Forest & Bird says the Government urgently needs to fund wallaby control before the pest reaches plague proportions.
Twenty to 30 wallabies are being seen a night around the Rotorua lakes and they are edging closer to Te Urewera and the Kaimai Ranges where they could be "disastrous", according to the conservation organisation.
The pests have the potential to be the "possum problem of the 21st century" if nothing is done to stop the spread, according to Department of Conservation Eastern South Island director Andy Roberts.
The department estimates the small marsupials could occupy up to a third of New Zealand within 50 years, if they continue to spread at current rates.
Forest & Bird's Central North Island regional manager Dr Rebecca Stirnemann describes wallabies as "giant rabbits" which reduce native plants and tree species by 57 per cent.
"They pose an enormous threat economically and environmentally."
She said wallaby numbers around the Rotorua lakes were "dangerously high" and the pests could move long distances quickly.
In 2017-2018, about $1.38 million was spent on wallaby control by local and central government and private landowners, she said.
"It's shocking that we're not putting more funding into dealing with this plague of wallabies that's moving across both the North and South islands."
Effective control would cost about $7m a year for 10 years, Stirnemann said. That could include hunting wallabies for meat.
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The Ministry for Primary Industries is the lead government agency responsible for wallabies, as wallabies are listed as an unwanted organism under the Biosecurity Act, but regional councils, Biosecurity New Zealand, farmers and the DoC all work together in the response.
The ministry's principal conservation adviser, Erik Van Eyndhoven, said despite wallaby sightings in Auckland, Northland, Hawke's Bay, Gisborne, Wellington, Marlborough, Southland and the West Coast, there was no evidence of established populations there.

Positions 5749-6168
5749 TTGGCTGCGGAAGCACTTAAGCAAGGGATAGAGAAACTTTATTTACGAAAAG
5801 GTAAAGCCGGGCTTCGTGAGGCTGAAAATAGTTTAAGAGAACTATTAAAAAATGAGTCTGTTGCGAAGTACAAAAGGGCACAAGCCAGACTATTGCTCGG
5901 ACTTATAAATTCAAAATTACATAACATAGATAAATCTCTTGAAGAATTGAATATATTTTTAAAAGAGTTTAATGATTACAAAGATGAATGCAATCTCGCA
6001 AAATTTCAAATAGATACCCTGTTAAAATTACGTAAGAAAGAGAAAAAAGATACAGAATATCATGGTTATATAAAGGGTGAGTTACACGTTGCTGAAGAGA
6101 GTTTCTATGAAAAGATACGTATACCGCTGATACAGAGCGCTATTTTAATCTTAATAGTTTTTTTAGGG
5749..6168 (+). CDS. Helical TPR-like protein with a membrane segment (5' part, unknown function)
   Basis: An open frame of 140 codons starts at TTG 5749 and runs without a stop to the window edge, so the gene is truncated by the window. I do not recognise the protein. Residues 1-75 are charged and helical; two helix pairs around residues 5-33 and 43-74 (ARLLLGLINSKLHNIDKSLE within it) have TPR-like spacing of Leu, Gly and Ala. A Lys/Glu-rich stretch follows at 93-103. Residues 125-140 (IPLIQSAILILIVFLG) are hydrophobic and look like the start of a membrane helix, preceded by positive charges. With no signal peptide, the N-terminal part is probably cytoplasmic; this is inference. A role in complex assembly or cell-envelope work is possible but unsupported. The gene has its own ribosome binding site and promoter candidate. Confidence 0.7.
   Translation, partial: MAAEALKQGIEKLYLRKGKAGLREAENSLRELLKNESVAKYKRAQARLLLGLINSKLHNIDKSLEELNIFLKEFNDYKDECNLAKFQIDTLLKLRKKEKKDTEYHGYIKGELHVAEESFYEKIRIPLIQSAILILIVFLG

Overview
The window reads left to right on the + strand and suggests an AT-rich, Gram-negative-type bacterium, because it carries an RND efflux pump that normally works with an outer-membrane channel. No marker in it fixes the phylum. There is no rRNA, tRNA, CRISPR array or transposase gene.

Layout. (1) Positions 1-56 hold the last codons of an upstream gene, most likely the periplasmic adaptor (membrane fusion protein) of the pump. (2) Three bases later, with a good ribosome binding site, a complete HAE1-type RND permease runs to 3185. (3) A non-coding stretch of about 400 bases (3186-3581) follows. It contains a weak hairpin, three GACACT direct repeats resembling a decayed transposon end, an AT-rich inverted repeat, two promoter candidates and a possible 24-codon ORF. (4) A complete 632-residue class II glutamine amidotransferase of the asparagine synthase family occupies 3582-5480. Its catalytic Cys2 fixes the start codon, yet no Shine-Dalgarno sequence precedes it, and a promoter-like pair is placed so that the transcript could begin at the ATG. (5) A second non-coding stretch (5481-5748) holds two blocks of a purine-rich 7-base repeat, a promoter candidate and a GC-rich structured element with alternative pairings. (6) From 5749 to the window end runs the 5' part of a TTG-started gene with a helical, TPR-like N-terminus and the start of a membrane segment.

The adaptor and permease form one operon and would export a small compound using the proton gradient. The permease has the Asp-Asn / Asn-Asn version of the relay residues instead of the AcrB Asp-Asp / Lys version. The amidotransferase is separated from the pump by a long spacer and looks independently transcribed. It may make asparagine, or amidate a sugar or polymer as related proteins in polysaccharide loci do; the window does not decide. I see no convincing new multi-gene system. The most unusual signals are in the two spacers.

"They are likely due to humans moving and releasing wallabies."
He said $329,500 was being spent from the Sustainable Farming Fund to identify the best wallaby detection method in New Zealand, "from a range of ground-based and aerial surveillance methods including innovative thermal imaging cameras".
The research will be publically available before the end of the year.
Bay of Plenty Regional Council biosecurity manager Greg Corbett said the council, alongside DoC and Waikato Regional Council, were focused on preventing dama wallabies spreading further.
"We are doing our utmost to stop them establishing in the Kaimai Range or Te Urewera."
He said the regional councils had increased annual spending on monitoring and controlling wallabies, and had budgeted more than $200,000 each for their respective wallaby programmes in the 2019/2020 financial year.
"However, central government support is desperately needed to effectively reduce their current populations."
He said detecting and limiting new populations was the council's priority followed by controlling and eradicating isolated populations "outside of or near to the margins of their current distribution".
"In the centre of their distribution - around the Rotorua lakes - wallaby control is the landowners' responsibility, however, the councils are able to provide advice around effective control methods."
DoC is spending $74,000 in the 2019/20 financial year to control dama wallabies in the Waikato and Bay of Plenty with the regional councils.
Its teams based in South Canterbury spend about $30,000 annually to aerially control wallabies, and the Te Manahuna/Twizel office has spent about $100,000 over the past three years controlling wallabies around the Kirkliston Range.
NZ's wallaby problem
• Dama wallabies are found in the Bay of Plenty, and Bennett's wallabies in Canterbury, and were introduced from Australia.
• They eat native trees and plants in the undergrowth of forests and compete with native wildlife for food, as well as damaging tall tussock grasslands, leaving bare ground and increasing soil erosion.